Not Enough Milk?
What is causing this epidemic of “not enough milk” in mothers who are trying to breastfeed? I am glad that it didn’t happen before the invention of artificial baby milk formula, because if it had, a lot of us probably would not exist today. In fact, the human population would undoubtedly be much smaller, due to a high infant mortality rate.
I am not aware that this is a problem in areas (isolated areas in poor, developing countries); it seems to be a Western phenomenon. Of course, now that many women don’t take time out of the workforce to raise their children, “pumping” has become synonymous with breastfeeding. Perhaps that is part of the problem. But, then again, feeding *** milk to a baby, regardless of how, is better than using artificial milk.
Another problem is that culturally we still don’t accept breastfeeding as normal, natural and best for the baby. Women whose partners and family misguidedly oppose breastfeeding may have difficulty continuing it without this support, unless they are educated about and firmly committed to the practice. Education is the key; knowledge of the benefits of breastfeeding for mother, baby and family is likely to increase the number of women breastfeeding—ultimately changing the culture and other women’s behavior.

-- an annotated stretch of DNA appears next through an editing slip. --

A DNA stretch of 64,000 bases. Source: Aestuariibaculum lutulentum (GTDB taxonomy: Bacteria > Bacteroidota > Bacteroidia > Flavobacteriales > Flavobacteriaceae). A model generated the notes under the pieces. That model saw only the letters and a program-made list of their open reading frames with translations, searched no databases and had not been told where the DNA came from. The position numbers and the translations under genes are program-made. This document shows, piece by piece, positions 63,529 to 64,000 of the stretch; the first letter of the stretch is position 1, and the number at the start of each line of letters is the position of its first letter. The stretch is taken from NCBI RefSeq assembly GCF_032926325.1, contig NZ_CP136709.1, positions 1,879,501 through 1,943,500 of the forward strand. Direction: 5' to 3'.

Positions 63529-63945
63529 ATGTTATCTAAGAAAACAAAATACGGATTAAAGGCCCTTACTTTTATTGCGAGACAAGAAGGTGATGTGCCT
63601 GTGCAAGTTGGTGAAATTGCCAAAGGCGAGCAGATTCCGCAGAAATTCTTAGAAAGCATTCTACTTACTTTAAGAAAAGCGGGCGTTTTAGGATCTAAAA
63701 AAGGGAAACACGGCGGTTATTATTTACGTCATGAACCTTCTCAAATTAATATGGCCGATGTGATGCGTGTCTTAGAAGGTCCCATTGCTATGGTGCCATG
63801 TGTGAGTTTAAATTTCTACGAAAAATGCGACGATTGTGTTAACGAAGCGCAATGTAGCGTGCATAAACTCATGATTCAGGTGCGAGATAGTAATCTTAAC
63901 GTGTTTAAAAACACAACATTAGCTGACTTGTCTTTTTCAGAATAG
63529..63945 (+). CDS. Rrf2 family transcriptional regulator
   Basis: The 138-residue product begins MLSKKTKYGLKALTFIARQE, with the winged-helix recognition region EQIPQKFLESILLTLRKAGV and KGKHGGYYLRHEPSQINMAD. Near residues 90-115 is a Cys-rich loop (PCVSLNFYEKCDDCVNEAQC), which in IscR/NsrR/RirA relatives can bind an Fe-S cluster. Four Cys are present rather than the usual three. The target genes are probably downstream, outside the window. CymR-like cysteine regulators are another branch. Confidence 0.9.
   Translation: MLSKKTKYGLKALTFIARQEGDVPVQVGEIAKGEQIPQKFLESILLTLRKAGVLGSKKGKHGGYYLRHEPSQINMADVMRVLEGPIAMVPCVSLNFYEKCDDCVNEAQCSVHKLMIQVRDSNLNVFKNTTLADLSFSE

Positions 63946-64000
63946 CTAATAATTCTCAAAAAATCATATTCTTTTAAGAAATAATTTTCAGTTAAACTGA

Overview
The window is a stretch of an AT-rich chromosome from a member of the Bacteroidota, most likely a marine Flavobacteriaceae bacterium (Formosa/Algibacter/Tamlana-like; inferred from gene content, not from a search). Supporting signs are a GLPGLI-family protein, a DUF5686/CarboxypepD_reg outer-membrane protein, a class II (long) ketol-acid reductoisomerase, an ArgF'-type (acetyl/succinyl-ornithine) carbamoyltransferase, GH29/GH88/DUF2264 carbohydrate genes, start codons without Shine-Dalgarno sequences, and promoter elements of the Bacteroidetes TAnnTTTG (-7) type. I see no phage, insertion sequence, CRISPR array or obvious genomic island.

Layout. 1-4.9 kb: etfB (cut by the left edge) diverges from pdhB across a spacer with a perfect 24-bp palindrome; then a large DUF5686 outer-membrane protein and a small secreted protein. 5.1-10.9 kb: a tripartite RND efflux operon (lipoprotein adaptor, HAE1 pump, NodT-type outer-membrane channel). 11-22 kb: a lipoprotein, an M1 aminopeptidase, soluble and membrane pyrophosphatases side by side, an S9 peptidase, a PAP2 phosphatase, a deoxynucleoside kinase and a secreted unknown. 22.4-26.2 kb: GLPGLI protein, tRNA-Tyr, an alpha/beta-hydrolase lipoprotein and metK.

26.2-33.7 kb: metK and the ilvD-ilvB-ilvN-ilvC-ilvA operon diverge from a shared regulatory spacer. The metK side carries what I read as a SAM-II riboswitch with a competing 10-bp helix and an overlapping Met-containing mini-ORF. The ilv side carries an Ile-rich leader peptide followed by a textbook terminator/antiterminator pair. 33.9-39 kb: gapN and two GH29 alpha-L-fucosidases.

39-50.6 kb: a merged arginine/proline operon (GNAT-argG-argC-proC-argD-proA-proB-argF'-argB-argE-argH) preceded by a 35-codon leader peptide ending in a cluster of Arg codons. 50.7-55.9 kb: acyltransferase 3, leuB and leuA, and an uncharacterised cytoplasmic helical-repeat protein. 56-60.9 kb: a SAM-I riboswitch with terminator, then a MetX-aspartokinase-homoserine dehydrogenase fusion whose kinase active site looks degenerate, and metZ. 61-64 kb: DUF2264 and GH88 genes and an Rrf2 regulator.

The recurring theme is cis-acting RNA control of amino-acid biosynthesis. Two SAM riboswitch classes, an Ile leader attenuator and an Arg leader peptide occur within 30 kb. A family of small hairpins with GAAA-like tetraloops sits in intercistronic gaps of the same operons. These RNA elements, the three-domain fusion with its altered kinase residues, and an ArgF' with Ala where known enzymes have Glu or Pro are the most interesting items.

We know that we have an economic crisis and a health care crisis in the US. Breastfeeding can have a positive impact on both of those for individual families and the group alike. Study after study has shown the positive health impact on both mother and baby who breastfeed for at least 6 months and ideally, several years. And formula is expensive, yet it is replacing what is basically free food. Finally, breastfeeding is a great weight loss tool, using from 500 to 1000 calories per day—a sure way to make some inroads into the obesity problem that is enveloping the US population.
One way to advance the change to a culture of breastfeeding is to start at the top—with the President (to-be). We now have the perfect opportunity to do this by signing a petition put together by the United States Breastfeeding Committee in support of breastfeeding, with specific actions outlined. The petition can be found here.
Let’s make the New Year one for babies and the public health.
Cheryl K. Smith
Midwifery Today Managing Editor
Read the complete post at http://midwiferytoday.livejournal.com/13791.html